We stayed, and didn’t say a word, but then it took 3 weeks of washing everything and unpacking and repacking the van to eliminate most of the smell, but not all of it. I was also ill the whole time.

    In someone else’s home, I would never say a word unless asked directly. But I’m surprised when someone offers their home to a traveling family with a small child and doesn’t think to mention that they’re a chain smoker.

    We have a marvelous online friend who has offered her home, but explicitly warned us she’s a heavy smoker. We’ve graciously declined, and thanked her for the heads up.

    The other thing that floored me was the very small handful of places we stayed which didn’t meet even basic criteria for sanitation; places we didn’t even shower in the morning, just got out quick.

    Honestly, my disability to deal with issues like that played a role in our decision to live in our own home again.

    • Nathan says:

      Ah, the joys of nomadic life, right? Those little hidden gems no one tells you about and you get to discover yourself… :)

      Not saying anything unless directly asked reminds me of how I approach eating: if I’m not consulted ABOUT the menu, I’ll eat what’s ON the menu – even if it’s a corn flake and marshmallow casserole, smiling the whole time I eat my very small portion.

      I was talking with someone this morning who felt that smoking around young kids is child abuse. Without getting too much into right or wrong here, I can definitely see where he’s coming from, and especially because kids don’t often speak up for themselves, it definitely made sense.

      Not to mention all the studies and science out there that PROVES second-hand smoke is harmful!

      Yup, having your own place can certainly be seductive…

      thanks joel!!

  3. I use my kids, who are 7 and 5. When we’re around smokers, they’ll look at me and say things really loud in their kid voices.
    “Daddy, why is that man addicted to those cigarettes?”
    “Daddy. That’s so gross. That woman is so weak to give in to smoking like that.”
    It’s so much fun, and I’m like “hey, they’re just telling the truth.”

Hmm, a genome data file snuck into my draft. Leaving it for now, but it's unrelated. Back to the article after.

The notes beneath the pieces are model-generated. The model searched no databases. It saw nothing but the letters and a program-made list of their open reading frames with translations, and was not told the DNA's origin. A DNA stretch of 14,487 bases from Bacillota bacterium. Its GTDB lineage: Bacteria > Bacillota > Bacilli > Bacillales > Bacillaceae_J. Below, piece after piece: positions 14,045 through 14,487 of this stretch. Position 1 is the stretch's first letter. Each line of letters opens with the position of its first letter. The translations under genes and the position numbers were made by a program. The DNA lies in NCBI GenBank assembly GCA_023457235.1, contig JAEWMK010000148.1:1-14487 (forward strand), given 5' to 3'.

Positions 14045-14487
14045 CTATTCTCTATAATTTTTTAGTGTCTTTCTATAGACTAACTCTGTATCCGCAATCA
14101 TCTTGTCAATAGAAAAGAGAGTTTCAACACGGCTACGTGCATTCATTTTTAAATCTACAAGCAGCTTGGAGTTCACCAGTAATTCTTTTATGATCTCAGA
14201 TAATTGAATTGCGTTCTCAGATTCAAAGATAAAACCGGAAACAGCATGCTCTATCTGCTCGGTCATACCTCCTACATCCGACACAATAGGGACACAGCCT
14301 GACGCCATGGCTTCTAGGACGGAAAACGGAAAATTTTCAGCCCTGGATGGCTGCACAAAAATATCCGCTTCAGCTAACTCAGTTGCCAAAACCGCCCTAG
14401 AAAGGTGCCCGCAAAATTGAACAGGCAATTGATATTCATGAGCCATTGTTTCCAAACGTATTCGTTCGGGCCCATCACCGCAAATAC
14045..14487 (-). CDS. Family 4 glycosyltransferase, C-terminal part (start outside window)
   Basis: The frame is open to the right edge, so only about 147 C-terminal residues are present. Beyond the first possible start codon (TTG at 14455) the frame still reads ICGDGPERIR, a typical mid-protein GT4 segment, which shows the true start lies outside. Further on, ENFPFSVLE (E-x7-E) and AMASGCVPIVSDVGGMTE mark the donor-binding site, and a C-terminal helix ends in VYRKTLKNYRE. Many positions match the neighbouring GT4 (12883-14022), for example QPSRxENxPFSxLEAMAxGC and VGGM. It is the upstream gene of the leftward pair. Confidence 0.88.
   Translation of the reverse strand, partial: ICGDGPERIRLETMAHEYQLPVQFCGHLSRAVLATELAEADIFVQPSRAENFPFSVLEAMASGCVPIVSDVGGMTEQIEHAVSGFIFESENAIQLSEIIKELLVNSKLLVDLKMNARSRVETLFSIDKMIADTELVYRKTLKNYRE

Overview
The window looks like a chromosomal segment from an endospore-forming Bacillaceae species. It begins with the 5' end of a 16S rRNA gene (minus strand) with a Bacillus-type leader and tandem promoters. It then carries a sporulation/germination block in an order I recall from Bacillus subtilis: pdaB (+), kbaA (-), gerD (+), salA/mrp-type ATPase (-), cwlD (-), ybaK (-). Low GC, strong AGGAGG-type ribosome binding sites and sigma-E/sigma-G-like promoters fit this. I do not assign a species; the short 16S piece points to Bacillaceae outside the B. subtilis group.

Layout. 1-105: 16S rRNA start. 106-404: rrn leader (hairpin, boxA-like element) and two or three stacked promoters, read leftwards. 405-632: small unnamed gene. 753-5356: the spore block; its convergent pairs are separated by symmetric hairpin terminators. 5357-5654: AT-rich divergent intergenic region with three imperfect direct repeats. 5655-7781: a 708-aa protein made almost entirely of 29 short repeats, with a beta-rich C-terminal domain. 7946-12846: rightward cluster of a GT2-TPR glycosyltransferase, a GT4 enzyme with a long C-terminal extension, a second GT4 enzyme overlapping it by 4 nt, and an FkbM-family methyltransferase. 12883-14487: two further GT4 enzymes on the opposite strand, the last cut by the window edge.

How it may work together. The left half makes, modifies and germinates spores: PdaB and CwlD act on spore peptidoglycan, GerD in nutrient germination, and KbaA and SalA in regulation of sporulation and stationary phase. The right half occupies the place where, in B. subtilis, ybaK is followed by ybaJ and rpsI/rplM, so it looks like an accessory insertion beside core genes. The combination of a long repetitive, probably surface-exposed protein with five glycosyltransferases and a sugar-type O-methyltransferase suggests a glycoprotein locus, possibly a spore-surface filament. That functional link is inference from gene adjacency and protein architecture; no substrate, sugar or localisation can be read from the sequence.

4. Michael Demmons says:

    I think when you are going to stay at someone’s home, you should ask prior to coming if they do any of the things, like smoking, that bother you. If they do, then don’t stay with them.

    But if they do and you STILL choose to stay with them, then I think it would be very rude to say anything to them about it. You’re a guest who chose to stay there knowing full well that they were smokers.

    • Nathan says:

      thanks for chiming in Michael!!

      totally agree about asking ahead – and it’s helpful to see those things mentioned on the Couchsurfing site!

      i guess the dilemma comes about when it’s a last-minute thing, and you don’t have time to go over ALL the particulars. I think being gracious and respectful is definitely the way to go, and hopefully it’s not a long-term surfing commitment.

  5. Dan says:

    I’m reminded of this quote:
    “LSD is a substance which can cause psychotic reactions in people that don’t take it.” – Tim Leary

    Of course we’re talking about smoking. I don’t smoke, but I think it’s really easy for people to gang up on smokers. If you don’t like smoke and it’s not your space, walk away and get over it. Life is too short to spend all of your time worrying whether or not someone is doing something of which you don’t approve.

    Oh…and using your kids to do your dirty work? Ack…not only inappropriate but outright rude that you don’t teach your kids to be more polite — especially to your hosts.

    • Nathan says:

      awesome tim. totally fair comments and i really appreciate you chiming in!

      at least from my perspective, this definitely wasn’t meant to be a “gang-up” session on anyone – more about how can we all get along, even with our differences? :)

      i’d like to think i’ve gotten very good at the “walking away and getting over it” part – i really like to “accept what is,” for when i argue with reality, i lose, but only 100% of the time.

      i was merely wondering if there was another way to go about this.

      maybe not.

      thanks again!!